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Xi Tells Army: Ditch the Flashy Medals

Xi Tells Army: Ditch the Flashy Medals

Photograph by Whang Zao/AFP via Getty Images

In the runup to the 84th anniversary of the founding of the People’s Liberation Army on Aug. 1, 2011, then party secretary and top military chief Hu Jintao authorized a slew of new, fancy-sounding medals to pump up the egos of China’s top army brass.

“Heroic model,” “national defense on service,” “keeper of the frontier,” “emissary of peace,” and “great mission” were just a few of the new military medals rolled out to celebrate People’s Liberation Army Day that year, the People’s Daily reported at the time. “Medals and certificate for first, second and third class merits were also redesigned and will be later on distributed successively to the army,” the Communist Party’s official paper said in July 2011.

Now new top leader Xi Jinping wants China to play a more assertive role and he needs a strong and professional military for that. But first he has to crack down on China’s armed forces, widely seen as poorly trained, soft, and often corrupt.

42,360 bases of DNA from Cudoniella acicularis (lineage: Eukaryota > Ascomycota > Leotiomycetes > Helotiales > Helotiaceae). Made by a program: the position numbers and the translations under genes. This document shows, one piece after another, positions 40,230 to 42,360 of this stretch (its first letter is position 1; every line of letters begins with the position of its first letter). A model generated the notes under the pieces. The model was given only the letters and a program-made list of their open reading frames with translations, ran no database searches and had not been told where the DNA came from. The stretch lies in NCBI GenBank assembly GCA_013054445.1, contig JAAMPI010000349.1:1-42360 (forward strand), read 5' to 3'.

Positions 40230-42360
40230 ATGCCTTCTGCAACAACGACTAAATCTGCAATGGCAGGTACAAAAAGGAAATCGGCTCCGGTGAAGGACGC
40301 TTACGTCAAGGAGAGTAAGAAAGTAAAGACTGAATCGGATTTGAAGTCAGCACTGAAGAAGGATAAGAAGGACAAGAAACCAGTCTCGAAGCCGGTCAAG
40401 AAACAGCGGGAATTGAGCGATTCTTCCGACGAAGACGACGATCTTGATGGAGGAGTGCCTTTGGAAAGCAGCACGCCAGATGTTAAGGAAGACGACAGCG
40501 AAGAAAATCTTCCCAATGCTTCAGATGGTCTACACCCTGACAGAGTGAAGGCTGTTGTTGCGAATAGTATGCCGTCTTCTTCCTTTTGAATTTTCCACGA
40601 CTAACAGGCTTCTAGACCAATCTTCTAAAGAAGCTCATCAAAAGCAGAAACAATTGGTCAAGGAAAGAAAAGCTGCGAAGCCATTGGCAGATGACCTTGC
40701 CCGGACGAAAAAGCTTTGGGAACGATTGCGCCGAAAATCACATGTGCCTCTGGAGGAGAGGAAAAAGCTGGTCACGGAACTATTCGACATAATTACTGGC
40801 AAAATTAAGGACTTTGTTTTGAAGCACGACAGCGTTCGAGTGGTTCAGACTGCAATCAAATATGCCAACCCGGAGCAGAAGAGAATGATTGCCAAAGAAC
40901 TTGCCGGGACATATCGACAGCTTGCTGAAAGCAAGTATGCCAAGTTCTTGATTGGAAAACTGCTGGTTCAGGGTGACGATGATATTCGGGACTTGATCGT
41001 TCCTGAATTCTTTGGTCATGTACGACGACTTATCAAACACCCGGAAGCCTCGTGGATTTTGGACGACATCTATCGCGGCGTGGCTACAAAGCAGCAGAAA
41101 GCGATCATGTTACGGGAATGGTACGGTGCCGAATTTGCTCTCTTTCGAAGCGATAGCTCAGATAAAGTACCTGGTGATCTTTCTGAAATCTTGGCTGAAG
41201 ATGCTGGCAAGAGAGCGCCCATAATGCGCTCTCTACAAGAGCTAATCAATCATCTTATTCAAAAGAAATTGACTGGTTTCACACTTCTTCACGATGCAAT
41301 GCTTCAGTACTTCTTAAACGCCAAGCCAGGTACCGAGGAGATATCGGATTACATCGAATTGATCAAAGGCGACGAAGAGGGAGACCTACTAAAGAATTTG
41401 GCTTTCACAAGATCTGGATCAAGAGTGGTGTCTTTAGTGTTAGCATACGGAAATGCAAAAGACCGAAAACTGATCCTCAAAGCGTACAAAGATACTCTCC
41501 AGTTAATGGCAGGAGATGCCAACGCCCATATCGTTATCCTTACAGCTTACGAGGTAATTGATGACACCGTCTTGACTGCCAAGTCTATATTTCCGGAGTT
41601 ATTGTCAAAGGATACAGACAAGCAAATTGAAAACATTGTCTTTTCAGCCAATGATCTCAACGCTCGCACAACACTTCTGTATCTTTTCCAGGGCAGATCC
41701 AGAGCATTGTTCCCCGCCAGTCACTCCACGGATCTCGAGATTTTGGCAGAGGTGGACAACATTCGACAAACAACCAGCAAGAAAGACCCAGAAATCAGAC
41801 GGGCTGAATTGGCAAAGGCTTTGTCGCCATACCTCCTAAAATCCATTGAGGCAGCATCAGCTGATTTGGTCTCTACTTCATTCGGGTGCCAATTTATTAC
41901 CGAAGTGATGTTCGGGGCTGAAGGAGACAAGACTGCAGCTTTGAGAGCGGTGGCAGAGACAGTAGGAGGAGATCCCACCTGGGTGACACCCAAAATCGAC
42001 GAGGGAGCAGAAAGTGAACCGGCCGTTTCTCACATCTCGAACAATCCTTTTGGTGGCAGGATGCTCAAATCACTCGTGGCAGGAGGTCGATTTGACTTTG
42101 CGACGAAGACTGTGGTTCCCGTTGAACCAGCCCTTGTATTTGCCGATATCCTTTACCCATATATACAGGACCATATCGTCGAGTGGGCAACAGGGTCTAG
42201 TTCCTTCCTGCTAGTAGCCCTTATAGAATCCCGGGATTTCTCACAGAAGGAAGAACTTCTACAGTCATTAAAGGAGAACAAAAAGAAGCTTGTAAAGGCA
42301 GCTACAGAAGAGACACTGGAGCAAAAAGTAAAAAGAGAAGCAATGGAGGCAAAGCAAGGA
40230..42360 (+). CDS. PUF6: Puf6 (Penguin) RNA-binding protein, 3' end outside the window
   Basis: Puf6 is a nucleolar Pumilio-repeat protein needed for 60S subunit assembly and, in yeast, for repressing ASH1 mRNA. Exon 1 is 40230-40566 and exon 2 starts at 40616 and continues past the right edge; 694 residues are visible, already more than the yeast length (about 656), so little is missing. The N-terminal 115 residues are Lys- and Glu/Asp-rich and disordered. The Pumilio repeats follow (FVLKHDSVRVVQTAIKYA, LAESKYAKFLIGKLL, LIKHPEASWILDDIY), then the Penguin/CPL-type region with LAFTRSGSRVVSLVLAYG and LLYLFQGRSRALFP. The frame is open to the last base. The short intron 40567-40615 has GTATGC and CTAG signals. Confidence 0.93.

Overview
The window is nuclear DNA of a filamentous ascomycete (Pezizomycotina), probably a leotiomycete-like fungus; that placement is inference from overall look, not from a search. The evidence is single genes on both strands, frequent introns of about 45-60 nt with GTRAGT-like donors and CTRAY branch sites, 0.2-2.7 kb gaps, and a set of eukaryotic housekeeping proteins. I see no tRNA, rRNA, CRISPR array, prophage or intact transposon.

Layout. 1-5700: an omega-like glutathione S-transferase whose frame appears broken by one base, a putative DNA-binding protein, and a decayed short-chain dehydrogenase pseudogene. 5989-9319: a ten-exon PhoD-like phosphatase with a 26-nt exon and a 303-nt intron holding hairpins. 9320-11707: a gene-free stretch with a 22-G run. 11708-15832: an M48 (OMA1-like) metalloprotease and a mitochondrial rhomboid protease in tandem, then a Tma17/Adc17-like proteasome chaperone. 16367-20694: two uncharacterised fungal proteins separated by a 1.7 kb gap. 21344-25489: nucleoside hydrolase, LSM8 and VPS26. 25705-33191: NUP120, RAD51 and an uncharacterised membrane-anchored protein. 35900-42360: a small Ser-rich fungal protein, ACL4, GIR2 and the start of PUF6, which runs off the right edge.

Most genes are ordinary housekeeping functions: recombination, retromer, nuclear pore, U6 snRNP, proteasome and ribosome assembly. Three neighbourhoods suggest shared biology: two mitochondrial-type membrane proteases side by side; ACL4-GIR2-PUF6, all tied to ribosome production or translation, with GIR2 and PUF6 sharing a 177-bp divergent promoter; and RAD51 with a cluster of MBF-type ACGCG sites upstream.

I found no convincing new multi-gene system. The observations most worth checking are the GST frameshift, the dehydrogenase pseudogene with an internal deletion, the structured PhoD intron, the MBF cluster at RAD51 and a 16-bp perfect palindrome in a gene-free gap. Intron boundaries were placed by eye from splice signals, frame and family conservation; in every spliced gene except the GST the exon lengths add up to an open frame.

The latest effort to whip the army into shape: China’s first-ever regulations restricting the rampant issue of new military awards will take effect on Aug. 1, the Xinhua News Agency announced today.

“The rules stipulate that the number of awards and commendations should be controlled and awarded based on improvement of combat abilities,” according to China’s official news service. “More awards and commendations should be offered to combat troops, major operations and troops serving in remote areas or places where life is difficult,” it explained, adding that public complaints about the excessive awarding of military honors were one reason for the new regulations.

As part of a larger crackdown on official corruption, this month authorities expelled top general Xu Caihou from the party on suspicion of bribery. “The PLA must not harbor any corrupt members. The PLA must be absolutely loyal, clean and reliable,” said an editorial in the PLA Daily on July 1.

Then last Friday the central military commission’s discipline body announced that officers must return any extra apartments in their possession. “Military and armed police officials and their families may only occupy one public housing unit in a single city, and its size must be appropriate for the official’s rank,” the PLA Daily reported on July 25.

Roberts is Bloomberg Businessweek's Asia News Editor and China bureau chief. Follow him on Twitter @dtiffroberts.

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